6.20 It would be unfortunate if the Panel felt compelled to decide these issues in a case such as this where neither party has addressed these issues in submissions. Fortunately, the Panel thinks that this is not necessary here. The evidence put forward by the Complainant is sufficient to show that it has an exclusive licence of the TECHNOMARINE US registered trademarks, by virtue of the agreements mentioned in paragraphs 4.4 and 4.5 above. The Complainant contends that this provides it with rights under the Policy. If contractual rights are sufficient under the Policy then the Complainant has made out his case. If they are not, the Panel is prepared to accept (as a non-US lawyer), following the decision in Intermedia Film Equities USA described above and absent any argument from the Respondent to the contrary, that the Complainant as an exclusive licensee has rights in the trademark for the purposes of US trademark law. Therefore the Panel finds that this aspect of Paragraph 4(a)(i) of the Policy has been made out by the Complainant in this case.
6.21 In relation to the second question, the Complainant contends that the Disputed Domain consists of its TECHNOMARINE name merely in plural form and with the addition of “obvious words”. For the purposes of Paragraph 4(a)(i), “.net” can be disregarded. The Panel notes however that the trademark registrations on which the Complainant relies are logo marks, consisting of the word “TechnoMarine” with the addition of a small device.
6.22 A number of previous panel decisions have considered the application of
the test set out in Paragraph 4(a)(i) of the Policy in respect of a device trademark
and these were discussed by this Panel in Minibar North America Inc. v. Ian
Musk & GEMS Global Electronic Minibar Systems AS, WIPO
Case No. D2005-0035. In that decision, the Panel identified two approaches:
(i) when applying the test set out in Paragraph 4(a)(i) of the Policy in respect
of a device trademark, the graphical elements of the mark need not be considered
in any assessment of identity or confusing similarity (EFG Bank European
Financial Group SA v. Jacob Foundation, WIPO
Case No. D2000-0036). This is primarily because graphic elements cannot
be reproduced in a domain name; and (ii) since a domain name cannot incorporate
design elements, it cannot be identical to the stylised version of a trademark;
however, confusing similarity could still be made out where the word elements
of the device mark were a “prominent feature” (Mentor ADI Recruitment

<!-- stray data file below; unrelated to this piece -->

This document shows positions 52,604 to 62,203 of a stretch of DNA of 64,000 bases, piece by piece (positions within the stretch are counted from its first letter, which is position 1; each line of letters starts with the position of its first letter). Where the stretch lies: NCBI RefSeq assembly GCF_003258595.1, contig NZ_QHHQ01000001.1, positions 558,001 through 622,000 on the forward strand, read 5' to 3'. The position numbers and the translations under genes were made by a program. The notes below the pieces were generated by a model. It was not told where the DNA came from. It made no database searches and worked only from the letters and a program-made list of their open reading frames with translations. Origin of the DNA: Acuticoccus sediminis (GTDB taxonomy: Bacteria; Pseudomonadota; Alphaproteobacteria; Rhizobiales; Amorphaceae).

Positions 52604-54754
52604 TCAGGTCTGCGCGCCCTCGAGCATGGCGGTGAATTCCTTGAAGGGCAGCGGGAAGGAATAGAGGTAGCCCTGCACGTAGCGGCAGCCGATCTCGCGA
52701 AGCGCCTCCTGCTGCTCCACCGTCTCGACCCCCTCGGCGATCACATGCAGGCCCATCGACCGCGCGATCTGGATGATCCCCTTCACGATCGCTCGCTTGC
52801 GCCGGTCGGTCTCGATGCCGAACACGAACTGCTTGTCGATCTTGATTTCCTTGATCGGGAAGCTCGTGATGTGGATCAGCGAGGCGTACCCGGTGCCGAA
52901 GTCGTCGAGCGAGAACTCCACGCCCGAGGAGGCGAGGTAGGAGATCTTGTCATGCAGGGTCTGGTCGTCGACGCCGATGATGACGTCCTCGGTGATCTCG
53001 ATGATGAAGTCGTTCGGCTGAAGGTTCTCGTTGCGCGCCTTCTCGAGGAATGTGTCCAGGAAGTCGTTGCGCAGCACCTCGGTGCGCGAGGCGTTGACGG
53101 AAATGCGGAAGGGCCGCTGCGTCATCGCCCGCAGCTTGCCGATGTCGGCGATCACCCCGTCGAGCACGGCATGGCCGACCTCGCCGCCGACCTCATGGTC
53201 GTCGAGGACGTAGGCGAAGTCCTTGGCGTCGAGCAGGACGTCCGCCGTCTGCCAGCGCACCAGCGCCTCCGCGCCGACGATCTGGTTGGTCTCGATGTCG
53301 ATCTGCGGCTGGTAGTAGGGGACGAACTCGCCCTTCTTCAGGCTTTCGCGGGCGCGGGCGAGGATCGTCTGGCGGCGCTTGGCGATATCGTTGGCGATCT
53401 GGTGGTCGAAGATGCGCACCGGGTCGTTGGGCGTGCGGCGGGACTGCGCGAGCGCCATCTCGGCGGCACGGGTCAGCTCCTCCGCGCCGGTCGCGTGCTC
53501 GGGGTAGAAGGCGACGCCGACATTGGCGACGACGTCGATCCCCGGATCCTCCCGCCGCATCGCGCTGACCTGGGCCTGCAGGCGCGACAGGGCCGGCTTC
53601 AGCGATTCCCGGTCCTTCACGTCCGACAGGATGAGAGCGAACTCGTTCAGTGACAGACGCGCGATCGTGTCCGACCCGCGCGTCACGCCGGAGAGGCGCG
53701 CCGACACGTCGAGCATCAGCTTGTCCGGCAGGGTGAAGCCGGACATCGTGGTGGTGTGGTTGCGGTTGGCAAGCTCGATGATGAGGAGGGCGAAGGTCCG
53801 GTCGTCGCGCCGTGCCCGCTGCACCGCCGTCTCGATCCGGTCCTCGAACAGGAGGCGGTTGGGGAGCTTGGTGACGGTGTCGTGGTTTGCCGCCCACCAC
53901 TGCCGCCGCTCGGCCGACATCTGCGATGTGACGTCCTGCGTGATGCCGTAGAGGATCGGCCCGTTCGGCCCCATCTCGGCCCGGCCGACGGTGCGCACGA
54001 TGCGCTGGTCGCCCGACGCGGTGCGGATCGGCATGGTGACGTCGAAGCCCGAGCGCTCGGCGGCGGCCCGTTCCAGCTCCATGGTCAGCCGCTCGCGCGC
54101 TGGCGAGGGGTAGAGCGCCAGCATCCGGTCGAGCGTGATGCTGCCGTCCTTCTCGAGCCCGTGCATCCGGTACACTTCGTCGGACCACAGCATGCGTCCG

Ltd (trading as Mentor Group) v. Teaching Driving Ltd, WIPO
Case No. D2003-0654).
6.23 This Panel did not have to reach a decision on this issue in Minibar North America Inc., but expressed the view that the second approach is to be preferred. This remains the Panel’s view but again it is not necessary to decide the issue. Either way the Complainant succeeds in this case. If the device element of the TECHNOMARINE marks is disregarded, apart from the letter “s”, and the suffix “.net”, the marks and the Disputed Domain are the same. However, the Complainant still succeeds even if the non-textual elements of the device are taken into account. The predominant feature of each of the TECHNOMARINE marks is the word “TECHNOMARINE”.
6.24 The Panel therefore concludes that the Complainant has established both elements of Paragraph 4(a)(i) of the Policy.
B. Rights or Legitimate Interests
6.25 In the absence of a Response, the Panel accepts that the Respondent registered the Disputed Domain and used the TECHNOMARINE marks without the consent or permission of the Complainant.
6.26 There is no evidence to suggest that the Respondent owns any trademarks or service marks which correspond with the Disputed Domain. Nor is there any suggestion that the Respondent has ever been known by a name incorporating the word “TechnoMarine” or “TechnoMarines”.
6.27 As discussed under section C below, the Panel finds that the Respondent has not adduced evidence to show that it chose <technomarines.net> as a domain name for any reason other than to trade on the fame and reputation of the Complainant’s name.
6.28 In the circumstances, the Panel finds that the Complainant has shown a prima facie case of the lack of rights or legitimate interests of the Respondent in respect of the Disputed Domain.
6.29 In the absence of any argument to the contrary from the Respondent, the Panel therefore finds that the Complainant has made out the requirements of Paragraph 4(a)(ii) of the Policy.